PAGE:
I suppose most people who grow up in climates of the frozen tundra dream of living on a tropical island. I spent every year I can recall of my adult life saving money to travel to warmer climates to escape the winter months of Minnesota. The destinations began stateside in Florida, then moved further south to Mexico and the Caribbean. Cancun, Playa del Carmen, Jamaica, Grand Cayman, San Juan, St Thomas, and Cozumel were all checked off my list.
Somewhere in the scheme of vacation planning, however, I ventured to San Diego, California. It was there I returned eight years in a row before finally taking the plunge, selling my home, downsizing 70 percent, and moving to that warmer climate. I loved the ability to be outdoors every day of the year. My health flourished with access to fresh fruits and vegetables, and I honestly thought I would live out my days in that beautiful city.
Then came my dream trip to Italy in 2015. I had saved for what seemed like forever and I was beyond excited to embrace the culture, cuisine, and wine of the Amalfi Coast. I settled on the island of Capri for 10 glorious days and enjoyed day trips to several areas along the mainland. What I learned from that life-changing adventure was this: I needed to travel more and for longer periods of time. I was determined not to wait another two or three years to take another trip. I had secretly started planning to go to New Zealand before I ever touched down back in the US. I believe what hit me most is that at age 40, I was by far the youngest tourist at almost every port. Italy is not flat. I was fairly fit at the time, and I came home even more so. It made me sad to see the older tourists unable to see what I was able to experience because physically, they were not capable. I was determined not to wait. Life is too short and the world has so much to teach us.
Reality hit hard as I began pricing my next adventure, and I jokingly proclaimed to a friend that I should just move instead of traveling. That idea grew wings faster than the speed of light. Another friend suggested I research a website with cost of living and cultural information of countries worldwide. I spent every night researching. One day at work, I was sharing my findings with a friend and ruling out a few locations. When I mentioned Cape Town, South Africa, she said, “Well, if you’re thinking of going that far, you should just move to the Seychelles!” Where? I thought. That was nearly two years ago. Within two months, I had reduced my belongings 90 percent, stopped to visit family in Minnesota, and flown over 10,000 miles to Mahe, Seychelles.
There have been numerous hysterical lessons along the way as I quickly discovered that Google does not really know that much about small countries. My biggest realization, however, is that acclimating to a tropical climate four degrees south of the equator is no joke. You literally begin sweating the moment you turn off the shower!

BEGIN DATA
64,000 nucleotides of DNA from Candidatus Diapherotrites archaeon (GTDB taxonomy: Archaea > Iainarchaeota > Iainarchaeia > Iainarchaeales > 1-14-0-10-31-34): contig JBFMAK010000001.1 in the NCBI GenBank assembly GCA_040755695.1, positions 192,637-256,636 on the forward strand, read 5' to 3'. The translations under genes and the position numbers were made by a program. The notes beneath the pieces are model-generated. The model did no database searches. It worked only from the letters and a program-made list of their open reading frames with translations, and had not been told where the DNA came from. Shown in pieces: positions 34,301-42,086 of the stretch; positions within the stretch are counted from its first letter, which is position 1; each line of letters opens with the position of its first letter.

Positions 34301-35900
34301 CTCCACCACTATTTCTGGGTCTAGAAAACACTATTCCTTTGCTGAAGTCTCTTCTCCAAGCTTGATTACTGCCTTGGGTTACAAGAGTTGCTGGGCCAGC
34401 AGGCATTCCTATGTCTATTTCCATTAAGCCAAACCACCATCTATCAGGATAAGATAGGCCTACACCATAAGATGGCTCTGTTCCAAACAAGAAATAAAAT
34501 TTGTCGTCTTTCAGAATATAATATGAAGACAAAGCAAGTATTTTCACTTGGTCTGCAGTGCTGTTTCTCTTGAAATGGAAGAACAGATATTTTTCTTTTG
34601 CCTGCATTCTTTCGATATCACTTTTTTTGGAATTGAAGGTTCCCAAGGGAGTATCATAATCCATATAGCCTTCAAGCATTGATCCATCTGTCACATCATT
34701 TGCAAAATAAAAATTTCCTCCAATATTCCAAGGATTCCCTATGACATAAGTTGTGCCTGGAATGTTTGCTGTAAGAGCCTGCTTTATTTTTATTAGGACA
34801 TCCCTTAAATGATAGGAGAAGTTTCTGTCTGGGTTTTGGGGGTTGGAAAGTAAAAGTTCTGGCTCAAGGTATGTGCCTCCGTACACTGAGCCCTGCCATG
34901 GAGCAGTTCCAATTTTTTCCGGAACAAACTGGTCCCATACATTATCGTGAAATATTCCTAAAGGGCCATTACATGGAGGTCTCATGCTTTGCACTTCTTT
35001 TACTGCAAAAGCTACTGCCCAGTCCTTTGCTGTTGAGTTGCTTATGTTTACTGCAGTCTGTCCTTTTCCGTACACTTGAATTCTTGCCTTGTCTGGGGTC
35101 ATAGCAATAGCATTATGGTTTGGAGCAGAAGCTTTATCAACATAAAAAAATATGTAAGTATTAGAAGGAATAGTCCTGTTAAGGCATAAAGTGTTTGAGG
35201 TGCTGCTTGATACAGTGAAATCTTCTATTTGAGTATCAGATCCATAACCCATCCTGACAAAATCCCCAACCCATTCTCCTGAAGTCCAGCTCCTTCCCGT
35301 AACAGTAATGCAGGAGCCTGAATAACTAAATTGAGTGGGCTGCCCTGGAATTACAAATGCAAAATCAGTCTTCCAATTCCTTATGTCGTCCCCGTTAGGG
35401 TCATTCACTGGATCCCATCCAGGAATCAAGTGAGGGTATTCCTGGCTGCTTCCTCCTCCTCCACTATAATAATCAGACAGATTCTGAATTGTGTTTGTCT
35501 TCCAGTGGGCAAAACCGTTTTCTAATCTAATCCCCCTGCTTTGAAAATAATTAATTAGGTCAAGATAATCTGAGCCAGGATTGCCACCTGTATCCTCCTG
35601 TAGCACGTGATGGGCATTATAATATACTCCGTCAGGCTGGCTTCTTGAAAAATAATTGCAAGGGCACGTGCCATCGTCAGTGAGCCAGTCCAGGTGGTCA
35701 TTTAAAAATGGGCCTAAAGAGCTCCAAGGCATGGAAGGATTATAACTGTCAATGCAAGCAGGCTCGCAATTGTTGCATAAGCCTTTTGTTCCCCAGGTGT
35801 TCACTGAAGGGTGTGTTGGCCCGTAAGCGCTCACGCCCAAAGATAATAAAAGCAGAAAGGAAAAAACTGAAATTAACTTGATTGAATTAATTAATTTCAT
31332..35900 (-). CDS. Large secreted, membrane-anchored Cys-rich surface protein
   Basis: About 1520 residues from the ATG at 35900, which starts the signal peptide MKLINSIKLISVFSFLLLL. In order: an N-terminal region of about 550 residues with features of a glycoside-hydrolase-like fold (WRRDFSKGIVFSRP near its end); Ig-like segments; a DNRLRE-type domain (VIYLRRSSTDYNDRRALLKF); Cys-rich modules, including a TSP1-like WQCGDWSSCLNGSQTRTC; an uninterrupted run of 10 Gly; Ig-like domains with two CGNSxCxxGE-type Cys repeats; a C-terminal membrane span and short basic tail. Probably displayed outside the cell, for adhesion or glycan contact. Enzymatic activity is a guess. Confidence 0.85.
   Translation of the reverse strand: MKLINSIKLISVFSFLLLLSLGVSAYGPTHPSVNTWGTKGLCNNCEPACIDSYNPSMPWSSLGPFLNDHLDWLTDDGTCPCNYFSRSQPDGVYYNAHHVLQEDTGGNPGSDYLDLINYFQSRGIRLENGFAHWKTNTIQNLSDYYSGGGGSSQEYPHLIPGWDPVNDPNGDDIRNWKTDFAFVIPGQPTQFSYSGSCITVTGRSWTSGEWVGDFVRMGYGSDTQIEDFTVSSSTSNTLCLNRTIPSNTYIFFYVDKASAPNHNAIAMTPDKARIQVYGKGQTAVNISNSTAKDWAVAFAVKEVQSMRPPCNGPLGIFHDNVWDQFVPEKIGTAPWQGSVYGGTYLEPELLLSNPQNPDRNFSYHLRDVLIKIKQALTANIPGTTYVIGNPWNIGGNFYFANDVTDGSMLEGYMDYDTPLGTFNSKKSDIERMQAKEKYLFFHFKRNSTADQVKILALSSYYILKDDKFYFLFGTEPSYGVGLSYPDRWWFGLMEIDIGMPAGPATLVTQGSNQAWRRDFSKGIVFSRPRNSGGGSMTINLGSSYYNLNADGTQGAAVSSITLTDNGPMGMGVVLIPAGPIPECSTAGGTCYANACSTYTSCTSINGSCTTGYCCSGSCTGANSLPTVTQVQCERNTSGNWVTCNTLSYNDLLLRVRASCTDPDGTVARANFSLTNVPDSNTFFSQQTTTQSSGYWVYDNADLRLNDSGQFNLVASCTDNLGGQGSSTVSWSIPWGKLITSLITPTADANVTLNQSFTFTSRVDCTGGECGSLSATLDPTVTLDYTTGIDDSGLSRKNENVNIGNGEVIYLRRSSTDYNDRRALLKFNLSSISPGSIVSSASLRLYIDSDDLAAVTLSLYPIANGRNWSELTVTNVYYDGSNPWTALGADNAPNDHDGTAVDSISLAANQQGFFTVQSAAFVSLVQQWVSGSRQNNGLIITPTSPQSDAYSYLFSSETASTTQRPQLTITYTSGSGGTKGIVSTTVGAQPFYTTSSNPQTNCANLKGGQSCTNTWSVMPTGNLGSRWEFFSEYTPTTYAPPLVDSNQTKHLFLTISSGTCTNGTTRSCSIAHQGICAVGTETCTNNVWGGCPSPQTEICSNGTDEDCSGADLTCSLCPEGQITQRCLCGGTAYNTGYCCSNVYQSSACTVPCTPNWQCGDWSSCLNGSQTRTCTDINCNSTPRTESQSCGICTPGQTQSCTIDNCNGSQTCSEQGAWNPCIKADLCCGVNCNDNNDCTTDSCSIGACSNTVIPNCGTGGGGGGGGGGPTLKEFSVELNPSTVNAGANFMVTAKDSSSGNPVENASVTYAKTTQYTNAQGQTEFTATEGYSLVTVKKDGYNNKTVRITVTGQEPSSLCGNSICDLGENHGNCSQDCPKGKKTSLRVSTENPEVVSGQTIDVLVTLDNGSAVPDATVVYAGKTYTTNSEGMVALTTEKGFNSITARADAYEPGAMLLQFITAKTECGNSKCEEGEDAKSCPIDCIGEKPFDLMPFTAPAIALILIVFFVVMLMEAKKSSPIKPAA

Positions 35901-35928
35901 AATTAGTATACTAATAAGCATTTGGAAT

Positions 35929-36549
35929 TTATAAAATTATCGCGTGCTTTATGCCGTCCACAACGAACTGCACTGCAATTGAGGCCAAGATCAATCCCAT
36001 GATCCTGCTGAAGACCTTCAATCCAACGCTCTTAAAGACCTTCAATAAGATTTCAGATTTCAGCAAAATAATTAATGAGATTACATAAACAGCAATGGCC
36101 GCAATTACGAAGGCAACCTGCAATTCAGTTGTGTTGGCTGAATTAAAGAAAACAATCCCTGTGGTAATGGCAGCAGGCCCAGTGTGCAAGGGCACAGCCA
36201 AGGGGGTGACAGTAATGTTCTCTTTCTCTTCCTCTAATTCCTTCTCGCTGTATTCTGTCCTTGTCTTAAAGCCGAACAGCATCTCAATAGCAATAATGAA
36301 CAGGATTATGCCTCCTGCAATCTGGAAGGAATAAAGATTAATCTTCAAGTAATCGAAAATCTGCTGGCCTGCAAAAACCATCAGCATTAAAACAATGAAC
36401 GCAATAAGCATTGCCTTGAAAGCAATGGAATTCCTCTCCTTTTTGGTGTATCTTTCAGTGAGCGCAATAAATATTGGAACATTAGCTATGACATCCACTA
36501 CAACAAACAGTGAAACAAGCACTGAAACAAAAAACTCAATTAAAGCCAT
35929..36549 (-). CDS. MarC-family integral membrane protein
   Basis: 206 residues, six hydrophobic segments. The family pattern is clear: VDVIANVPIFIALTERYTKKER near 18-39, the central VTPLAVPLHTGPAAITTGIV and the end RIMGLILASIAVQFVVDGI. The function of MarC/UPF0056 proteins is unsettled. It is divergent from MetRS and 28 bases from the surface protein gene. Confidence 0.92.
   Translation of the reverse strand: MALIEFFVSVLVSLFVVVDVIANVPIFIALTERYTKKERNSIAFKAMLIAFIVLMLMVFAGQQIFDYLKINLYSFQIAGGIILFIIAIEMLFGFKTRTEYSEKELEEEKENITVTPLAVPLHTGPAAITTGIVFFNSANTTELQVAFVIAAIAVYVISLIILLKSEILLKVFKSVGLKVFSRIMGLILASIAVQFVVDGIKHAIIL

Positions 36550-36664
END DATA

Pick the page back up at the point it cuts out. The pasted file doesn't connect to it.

Within the first week of arrival, I had to visit Immigration to extend my tourist visa. You could say I was not yet on island time. I power walked everywhere. At the time, I was thinking it was the time change that left me exhausted by noon every day, however, in hindsight I now know the reality was the combination of the heat and my speed. That morning, when I walked into the chilly air-conditioned office of Immigration, my sweat glands opened like a fire hydrant draining. My face, being of fair German decent, went bright red.
When I was called from the queue and sat in front of the agent, she glanced at me with genuine concern. I knew beneath her small tight smile she had to be thinking there was no way I would survive the two month extension I was applying for. I could not help but laugh at myself. The only other option was crying from embarrassment, and I could not bear to lose any more hydration.
Over the next several months, I slowed down. I walked in the shade. I discovered coconut water offers triple the hydration of its plain counterpart. I ate plenty of fresh fruit to maintain my glucose levels. Most importantly, I learned to love my body and wear as little clothing as legally necessary.
Coming from a conservative background where, as a girl, I grew up wearing wool socks and turtlenecks – this is no easy feat. I have always been used to being covered up. It turns out, I am considerably more shy than I ever realized. In my early rock life days, I was overly conscious of how I looked. But here is the reality of island life: You must be willing to learn and adapt easily or you will be miserable. You need to laugh at yourself when a river runs through your cleavage and inner thigh sweat drips to your ankles without warning. You need to let go and love your naked self.
Nearly two years later, I still sweat profusely. In my recent training for a 5k here – which I have run a dozen plus times stateside – I have found it to be an insane experience. My knees sweat. I did not even know that was possible! To be honest, my husband and I only ran the actual 5k the morning of the race. Up until that point, we trained up to 3k and decided we would wing it the morning of the event. Thankfully, Mother Nature came through with a mere 80°F temperature that day and a light drizzle. It saved my life!
Living on a rock has truly been a dream come true for me. A hot, sweaty dream. Survival requires a great sense of humor, multiple cold showers daily, an occasional ocean swim, and very little clothing.